1/2 c. olive oil
1/4 c. white wine vinegar
1-1/2 tsp. kosher salt (see notes below!!)
freshly-ground black pepper, to taste
1 tsp. Italian seasonings (especially nice if you make your own mixture!)
1 garlic clove, peeled and sliced, or 1/2 tsp. garlic powder
1 tsp. sugar
1 T. mayonnaise
3 T. water

Measure all ingredients into the bowl of a mini-processor or blender. Pulse on and off several times until smooth and well-blended. Refrigerate.

NOTES: I made this a day in advance, and it was extremely salty at first. However, after the flavors had time to meld, it was perfect. If serving immediately, you'll need to cut back significantly on the salt.

The salad base was red leaf lettuce and Boston lettuce, with a little fresh spinach thrown in. Added cherry tomatoes, sliced cucumber and some red onion. Oh, and some pepperoncini for authenticity. (Probably not authentic for Italy, but definitely made it seem more like the salad at our favorite pizzaria! lol) Grated some Parmesan over all and then dressed. I have to tell you it was to-die-for! I think I've finally found the recipe that will be our "house" Italian.



clipped on: 09.14.2008 at 10:19 pm    last updated on: 09.14.2008 at 10:19 pm

RE: LOOKING for: greek foods--please share yours! (Follow-Up #2)

posted by: ann_t on 04.01.2006 at 09:47 pm in Recipe Exchange Forum

I love Greek food. Here are a few of my favourites. All tried and true many times over.

Home Cookin Chapter: Recipes From Thibeault's Table

Chicken Souvlaki
Chicken breasts
Fresh minced garlic
dried oregano
olive oil
. Cut chicken breasts into 1 inch cubes

Place on wooden Skewers that have been soaked in water (prevents
sticks from burning.. or on metal skewers.

Rub with fresh minced garlic
and dried oregano

Squeese fresh lemons over chicken
and some olive oil

Salt and pepper

Marinate for up to 1 hour. If marinating longer do not add lemon juice
until the last hour. Lemon juice "cooks" the flesh and changes the

Place on hot grill and turn often until done. Serve with Greek salad
and rice.

NOTE: This recipe works well with Pork (I use Pork Tenderloin) and
with Lamb

Home Cookin Chapter: Recipes From Thibeault's Table

Greek Meatballs With Avgolemono Sauce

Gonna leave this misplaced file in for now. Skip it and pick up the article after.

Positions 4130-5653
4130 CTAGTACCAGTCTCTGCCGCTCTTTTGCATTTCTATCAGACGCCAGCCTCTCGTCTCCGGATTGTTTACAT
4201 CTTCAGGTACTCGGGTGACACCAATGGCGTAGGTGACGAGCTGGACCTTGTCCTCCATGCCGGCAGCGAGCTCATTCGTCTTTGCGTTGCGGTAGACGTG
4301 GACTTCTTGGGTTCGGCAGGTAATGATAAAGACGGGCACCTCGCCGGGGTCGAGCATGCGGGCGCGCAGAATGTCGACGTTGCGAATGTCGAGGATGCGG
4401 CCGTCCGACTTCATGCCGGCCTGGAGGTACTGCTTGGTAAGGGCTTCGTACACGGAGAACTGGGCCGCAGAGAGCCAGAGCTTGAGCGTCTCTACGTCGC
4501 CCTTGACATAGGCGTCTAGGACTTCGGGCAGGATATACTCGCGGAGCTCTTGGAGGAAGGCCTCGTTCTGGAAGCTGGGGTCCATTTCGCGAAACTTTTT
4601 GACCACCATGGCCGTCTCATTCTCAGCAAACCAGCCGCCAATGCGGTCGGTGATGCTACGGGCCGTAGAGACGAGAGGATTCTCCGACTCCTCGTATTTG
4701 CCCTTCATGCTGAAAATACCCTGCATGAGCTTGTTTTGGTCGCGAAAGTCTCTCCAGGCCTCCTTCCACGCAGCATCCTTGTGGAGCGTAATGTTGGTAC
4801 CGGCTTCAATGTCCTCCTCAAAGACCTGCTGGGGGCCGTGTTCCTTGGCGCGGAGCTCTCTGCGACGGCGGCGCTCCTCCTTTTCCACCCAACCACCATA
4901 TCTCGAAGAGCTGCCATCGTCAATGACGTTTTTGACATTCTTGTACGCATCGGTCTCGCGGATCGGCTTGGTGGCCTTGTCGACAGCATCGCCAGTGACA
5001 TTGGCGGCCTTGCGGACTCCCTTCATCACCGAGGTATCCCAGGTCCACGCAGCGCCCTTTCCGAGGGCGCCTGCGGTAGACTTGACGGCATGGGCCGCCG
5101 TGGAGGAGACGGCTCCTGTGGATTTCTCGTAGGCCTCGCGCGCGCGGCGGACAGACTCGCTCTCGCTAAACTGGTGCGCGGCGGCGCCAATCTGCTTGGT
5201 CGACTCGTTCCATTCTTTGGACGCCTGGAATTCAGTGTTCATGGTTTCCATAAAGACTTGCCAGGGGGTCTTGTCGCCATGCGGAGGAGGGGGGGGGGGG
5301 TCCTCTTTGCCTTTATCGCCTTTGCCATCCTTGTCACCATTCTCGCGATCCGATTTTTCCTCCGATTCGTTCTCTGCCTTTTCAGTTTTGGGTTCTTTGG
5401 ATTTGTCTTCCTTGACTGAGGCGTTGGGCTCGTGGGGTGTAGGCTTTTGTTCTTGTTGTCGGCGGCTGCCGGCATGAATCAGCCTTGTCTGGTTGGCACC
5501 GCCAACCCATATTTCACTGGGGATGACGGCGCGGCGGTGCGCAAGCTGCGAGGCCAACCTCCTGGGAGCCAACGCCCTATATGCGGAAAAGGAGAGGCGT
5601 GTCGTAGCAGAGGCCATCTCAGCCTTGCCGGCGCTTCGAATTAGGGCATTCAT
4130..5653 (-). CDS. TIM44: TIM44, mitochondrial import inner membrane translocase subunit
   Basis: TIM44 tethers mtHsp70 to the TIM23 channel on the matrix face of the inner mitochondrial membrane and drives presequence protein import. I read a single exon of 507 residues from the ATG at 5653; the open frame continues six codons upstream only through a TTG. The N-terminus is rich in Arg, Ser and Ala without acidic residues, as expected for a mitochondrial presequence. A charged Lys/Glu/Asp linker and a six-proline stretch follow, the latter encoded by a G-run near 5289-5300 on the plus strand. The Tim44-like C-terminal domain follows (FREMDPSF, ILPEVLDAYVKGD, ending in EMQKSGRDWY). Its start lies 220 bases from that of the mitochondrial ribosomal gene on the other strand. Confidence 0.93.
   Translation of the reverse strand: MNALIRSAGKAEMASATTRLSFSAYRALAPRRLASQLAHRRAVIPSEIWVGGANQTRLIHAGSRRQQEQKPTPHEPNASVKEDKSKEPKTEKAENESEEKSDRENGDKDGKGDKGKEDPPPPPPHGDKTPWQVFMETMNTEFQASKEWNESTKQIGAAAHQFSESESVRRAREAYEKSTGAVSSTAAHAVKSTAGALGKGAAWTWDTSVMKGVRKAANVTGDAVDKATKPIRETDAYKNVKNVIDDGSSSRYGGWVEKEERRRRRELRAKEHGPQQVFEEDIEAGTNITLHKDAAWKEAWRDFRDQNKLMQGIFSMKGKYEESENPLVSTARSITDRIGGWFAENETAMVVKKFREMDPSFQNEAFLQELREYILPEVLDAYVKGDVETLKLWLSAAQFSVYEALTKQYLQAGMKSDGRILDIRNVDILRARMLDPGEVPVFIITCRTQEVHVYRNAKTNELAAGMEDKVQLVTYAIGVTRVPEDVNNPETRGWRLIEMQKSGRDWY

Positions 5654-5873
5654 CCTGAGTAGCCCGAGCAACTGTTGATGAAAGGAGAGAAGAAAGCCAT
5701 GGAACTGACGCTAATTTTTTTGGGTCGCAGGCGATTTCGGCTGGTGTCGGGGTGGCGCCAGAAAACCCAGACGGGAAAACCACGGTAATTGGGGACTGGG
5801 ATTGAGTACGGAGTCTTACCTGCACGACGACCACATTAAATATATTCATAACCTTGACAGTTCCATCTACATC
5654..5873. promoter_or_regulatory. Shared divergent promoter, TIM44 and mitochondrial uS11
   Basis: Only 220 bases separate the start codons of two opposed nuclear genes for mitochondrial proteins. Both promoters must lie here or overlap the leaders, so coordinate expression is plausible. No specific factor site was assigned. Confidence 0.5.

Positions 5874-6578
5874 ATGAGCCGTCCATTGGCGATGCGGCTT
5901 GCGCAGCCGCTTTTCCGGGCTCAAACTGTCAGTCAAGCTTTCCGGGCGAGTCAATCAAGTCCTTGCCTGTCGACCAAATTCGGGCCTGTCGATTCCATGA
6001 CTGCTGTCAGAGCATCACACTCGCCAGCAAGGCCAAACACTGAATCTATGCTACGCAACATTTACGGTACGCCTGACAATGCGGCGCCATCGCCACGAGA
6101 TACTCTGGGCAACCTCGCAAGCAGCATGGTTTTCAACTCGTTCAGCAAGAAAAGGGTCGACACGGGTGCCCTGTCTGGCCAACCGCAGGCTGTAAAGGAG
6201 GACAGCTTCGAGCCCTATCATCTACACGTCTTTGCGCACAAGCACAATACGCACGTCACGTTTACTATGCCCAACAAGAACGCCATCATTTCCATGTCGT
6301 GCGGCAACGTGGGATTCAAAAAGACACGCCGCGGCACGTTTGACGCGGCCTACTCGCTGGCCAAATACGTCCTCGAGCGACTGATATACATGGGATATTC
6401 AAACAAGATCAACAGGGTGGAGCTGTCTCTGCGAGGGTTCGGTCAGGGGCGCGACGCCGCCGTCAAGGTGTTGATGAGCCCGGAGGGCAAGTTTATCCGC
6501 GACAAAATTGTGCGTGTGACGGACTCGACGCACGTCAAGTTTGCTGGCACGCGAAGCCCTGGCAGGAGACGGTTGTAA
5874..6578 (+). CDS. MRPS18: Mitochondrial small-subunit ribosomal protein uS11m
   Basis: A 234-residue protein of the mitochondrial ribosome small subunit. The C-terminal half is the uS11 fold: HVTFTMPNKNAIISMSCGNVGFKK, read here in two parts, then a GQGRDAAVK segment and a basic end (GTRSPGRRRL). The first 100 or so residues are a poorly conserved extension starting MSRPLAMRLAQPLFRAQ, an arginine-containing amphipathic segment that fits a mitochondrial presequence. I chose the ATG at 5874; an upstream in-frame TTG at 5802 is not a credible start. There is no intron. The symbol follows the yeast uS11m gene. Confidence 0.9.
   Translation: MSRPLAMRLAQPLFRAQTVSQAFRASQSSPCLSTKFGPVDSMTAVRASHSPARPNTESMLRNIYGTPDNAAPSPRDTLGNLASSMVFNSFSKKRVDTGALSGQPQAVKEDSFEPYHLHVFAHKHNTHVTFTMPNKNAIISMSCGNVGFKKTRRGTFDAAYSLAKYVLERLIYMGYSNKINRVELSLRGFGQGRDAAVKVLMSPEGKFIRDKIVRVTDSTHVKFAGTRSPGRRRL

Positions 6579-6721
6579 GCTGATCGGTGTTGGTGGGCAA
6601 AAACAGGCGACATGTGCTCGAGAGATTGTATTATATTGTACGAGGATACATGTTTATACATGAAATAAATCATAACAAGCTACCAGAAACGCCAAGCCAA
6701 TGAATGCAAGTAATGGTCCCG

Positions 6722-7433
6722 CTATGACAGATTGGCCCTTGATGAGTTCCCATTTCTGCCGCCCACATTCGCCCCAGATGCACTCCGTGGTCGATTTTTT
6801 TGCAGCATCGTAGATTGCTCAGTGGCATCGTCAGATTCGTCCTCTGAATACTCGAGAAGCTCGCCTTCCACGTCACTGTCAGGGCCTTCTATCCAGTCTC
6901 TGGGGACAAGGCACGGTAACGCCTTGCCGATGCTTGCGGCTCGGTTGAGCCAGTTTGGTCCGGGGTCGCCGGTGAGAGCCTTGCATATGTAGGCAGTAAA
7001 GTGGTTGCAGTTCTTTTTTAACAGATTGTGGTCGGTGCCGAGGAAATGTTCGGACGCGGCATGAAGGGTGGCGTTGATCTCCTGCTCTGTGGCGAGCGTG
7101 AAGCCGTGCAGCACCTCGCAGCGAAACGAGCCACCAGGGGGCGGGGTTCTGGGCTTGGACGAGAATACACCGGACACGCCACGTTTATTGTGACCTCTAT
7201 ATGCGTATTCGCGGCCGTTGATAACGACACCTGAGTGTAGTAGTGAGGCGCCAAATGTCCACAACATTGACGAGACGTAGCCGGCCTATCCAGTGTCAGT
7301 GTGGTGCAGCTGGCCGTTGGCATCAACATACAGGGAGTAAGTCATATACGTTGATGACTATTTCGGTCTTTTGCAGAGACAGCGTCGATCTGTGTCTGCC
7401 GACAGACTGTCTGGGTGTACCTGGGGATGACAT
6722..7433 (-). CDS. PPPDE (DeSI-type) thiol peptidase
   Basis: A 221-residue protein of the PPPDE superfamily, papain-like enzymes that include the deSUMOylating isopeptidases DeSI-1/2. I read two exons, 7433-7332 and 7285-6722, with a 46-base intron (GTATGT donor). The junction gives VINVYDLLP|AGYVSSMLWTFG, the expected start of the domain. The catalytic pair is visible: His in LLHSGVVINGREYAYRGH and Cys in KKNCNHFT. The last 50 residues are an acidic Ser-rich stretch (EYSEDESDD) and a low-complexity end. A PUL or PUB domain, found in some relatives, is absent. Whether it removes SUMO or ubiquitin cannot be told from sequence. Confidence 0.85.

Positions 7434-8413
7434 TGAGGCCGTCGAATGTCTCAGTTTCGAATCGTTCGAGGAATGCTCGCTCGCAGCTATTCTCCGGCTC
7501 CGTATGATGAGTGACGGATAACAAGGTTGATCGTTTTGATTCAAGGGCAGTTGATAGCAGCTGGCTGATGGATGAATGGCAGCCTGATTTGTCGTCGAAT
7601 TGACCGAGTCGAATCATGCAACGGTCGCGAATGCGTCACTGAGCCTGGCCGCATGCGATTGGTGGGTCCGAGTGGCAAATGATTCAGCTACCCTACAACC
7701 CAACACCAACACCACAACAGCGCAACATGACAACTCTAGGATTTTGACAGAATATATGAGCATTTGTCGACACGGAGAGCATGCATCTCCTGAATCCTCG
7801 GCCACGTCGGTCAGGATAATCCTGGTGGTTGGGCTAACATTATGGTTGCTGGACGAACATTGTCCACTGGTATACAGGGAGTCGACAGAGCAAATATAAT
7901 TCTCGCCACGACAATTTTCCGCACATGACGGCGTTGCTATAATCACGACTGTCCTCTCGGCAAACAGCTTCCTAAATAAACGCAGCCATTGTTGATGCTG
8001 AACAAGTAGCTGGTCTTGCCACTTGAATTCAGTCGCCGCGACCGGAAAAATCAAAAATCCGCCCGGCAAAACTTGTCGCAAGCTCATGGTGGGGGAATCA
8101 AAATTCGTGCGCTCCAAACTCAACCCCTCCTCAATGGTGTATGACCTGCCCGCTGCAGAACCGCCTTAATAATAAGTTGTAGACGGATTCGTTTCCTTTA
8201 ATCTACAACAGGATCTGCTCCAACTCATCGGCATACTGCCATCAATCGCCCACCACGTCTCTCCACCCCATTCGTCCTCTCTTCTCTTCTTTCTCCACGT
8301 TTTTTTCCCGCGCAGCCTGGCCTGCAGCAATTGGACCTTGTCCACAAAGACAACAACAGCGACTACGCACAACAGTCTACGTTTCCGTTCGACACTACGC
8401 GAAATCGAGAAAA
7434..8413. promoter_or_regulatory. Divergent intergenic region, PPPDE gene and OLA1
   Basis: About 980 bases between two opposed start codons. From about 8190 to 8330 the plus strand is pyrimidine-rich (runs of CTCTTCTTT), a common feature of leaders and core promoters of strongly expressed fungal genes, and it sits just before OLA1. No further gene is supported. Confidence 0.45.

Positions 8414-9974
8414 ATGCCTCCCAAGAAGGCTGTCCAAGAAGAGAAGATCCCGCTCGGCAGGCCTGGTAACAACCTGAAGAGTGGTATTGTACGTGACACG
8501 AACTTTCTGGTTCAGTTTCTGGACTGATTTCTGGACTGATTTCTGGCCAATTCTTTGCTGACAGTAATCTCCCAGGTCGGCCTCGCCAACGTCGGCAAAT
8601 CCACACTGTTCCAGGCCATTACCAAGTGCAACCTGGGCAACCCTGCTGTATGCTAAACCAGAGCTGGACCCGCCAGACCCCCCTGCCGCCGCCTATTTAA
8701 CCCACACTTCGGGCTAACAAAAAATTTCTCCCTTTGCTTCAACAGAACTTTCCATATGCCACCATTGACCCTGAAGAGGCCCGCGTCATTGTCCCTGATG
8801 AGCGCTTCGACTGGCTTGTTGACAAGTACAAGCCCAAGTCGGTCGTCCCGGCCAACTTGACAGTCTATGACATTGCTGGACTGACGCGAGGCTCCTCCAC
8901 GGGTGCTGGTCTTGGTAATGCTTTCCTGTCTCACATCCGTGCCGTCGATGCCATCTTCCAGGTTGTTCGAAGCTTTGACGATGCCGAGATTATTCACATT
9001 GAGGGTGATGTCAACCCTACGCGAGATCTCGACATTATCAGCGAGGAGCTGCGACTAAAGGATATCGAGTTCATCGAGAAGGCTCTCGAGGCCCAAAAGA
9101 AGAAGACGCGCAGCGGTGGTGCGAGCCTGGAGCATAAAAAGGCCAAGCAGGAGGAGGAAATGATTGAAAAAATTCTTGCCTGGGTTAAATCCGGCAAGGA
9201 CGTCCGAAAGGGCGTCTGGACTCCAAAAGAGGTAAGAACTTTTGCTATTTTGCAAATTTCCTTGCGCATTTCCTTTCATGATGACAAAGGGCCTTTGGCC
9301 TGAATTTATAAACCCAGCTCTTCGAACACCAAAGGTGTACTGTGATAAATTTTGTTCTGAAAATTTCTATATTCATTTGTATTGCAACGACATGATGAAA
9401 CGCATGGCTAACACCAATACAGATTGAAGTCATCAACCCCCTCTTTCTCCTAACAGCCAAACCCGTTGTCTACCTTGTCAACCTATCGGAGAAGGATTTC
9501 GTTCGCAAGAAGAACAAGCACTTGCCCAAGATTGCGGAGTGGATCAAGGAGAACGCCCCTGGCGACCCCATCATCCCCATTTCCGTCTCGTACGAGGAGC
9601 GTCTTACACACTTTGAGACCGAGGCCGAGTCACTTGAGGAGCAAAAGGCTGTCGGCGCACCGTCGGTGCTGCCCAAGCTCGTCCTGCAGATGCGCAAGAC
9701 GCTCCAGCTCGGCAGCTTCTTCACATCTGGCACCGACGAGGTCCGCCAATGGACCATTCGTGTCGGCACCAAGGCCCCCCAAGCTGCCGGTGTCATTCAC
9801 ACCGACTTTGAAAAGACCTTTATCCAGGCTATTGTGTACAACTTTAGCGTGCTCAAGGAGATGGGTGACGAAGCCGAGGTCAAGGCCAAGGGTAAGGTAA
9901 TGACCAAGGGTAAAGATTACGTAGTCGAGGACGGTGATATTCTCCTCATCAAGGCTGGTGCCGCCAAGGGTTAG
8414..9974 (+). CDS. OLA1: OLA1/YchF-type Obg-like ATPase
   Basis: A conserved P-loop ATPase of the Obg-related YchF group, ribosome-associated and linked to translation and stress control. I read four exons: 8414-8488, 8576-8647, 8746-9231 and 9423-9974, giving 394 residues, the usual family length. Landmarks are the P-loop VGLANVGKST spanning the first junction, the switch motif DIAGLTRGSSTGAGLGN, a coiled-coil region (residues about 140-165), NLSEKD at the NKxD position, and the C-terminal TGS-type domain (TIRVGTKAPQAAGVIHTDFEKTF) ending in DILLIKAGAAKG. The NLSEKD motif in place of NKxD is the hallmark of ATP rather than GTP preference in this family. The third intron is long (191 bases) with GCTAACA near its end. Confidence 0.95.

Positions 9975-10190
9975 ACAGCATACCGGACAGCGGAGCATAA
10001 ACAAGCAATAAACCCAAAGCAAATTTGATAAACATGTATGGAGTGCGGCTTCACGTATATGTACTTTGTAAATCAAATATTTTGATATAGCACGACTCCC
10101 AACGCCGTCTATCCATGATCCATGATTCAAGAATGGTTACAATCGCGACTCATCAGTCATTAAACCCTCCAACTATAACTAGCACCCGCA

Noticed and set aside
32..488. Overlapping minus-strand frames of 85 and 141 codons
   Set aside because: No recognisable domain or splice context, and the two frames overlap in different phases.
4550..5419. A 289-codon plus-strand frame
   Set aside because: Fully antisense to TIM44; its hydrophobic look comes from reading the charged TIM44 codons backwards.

These are extremely tender and flavourful meatballs. You can use them to make Greek Cabbage rolls too.

1 1/4 lbs Lean Ground Beef
1/2 lb lean ground pork
2 slices of bread, made into crumbs and soaked with milk
3 garlic cloves
1 small grated onion
2 tablespoons chopped parsely
1/2 to 1 cup chopped spinach, squeezed dry
1 tablespoon chopped mint
2 teaspoon grated lemon zest
1 teaspoons dried oregano
2 eggs
1/3 cup uncooked rice
salt and pepper to taste

Option: Add some fresh chopped dill as well

5 cups chicken broth


2 egg yolks
1 whole egg
juice of 1 large lemon (1/4 cup)
1 1/2 cups of broth (from cooking meatballs)

Makes approximately 48 meatballs.

As an alternative to the egg/lemon sauce, try doing this instead:
Make a roux with butter and flour, add the chicken stock that you cooked the meatballs in, simmer, add some of the hot sauce to an egg yolk and then slowly stir the mixture back into the remaining sauce. Add lemon juice. Add the meatballs and simmer on low for a few minutes. Do not boil if using the egg yolk.

Mix the two meats together well and add the rest of the ingredients and
mix well using hands.

Saute a small amount to taste for seasoning and adjust seasoning as

Form into meatballs the size of walnuts and saute until brown. Drain on
paper towels and then add to a pot of chicken broth.

Simmer for 40 minutes until tender.

Remove meatballs from broth. Strain broth and reserve 1 1/2 cups.
Return broth to stove and bring to a boil.

Beat egg yolks and egg with lemon juice and slowly whisk the hot broth
into egg mixture.

Return sauce to sauce pan and heat on low stirring until sauce
thickens. Do not bring to a boil.

Add meatballs and continute to heat until meatballs are hot and coated
with sauce.

Home Cookin Chapter: Recipes From Thibeault's Table

Greek Ribs
Baby Back Ribs
1 or 2 garlic cloves
dried oregano
1 lemon
salt and pepper
. Mince garlic and press with back of knife to turn into a paste. (or use
a microplane)

Rub ribs with garlic, rub on oregano and salt and pepper. Squeeze
juice of whole lemon over ribs a few hours before cooking.

Note: These can be marinated earlier in the day or overnight, but do
not add the lemon until a few hours before grilling or the lemon will
change the texture of the meat.

Heat grill to high (both sides)

Place ribs on one side of grill and turn that side off. Cook, turning
occasionally until ribs are tender.

On my grill they take about 45 minutes to an hour depending on the size
of the ribs but could take longer depending on grill being used.

Home Cookin Chapter: Recipes From Thibeault's Table

Green Bean, Zucchini and Potato Stew (Fassolakia Iadera
Green Bean, Zucchini and Potato Stew (Fassolakia Iadera)This is a traditional vegetable mixture that is often eaten cold, accompanied by hunks of country bread and feta cheese.
1/4 cup olive oil
1 cup chopped onion
1 pound fresh green beans, trimmed, halved crosswise
1/4 teaspoon cayenne pepper
8 ounces zucchini, cut into 1-inch-thick slices
8 ounces russet potatoes, peeled, cut into 1-inch cubes
3/4 cup chopped fresh Italian parsley
1 28-ounce can Italian-style tomatoes, drained, juices reserved, tomatoes chopped

Heat oil in heavy large non-stick skillet over medium-high heat. Add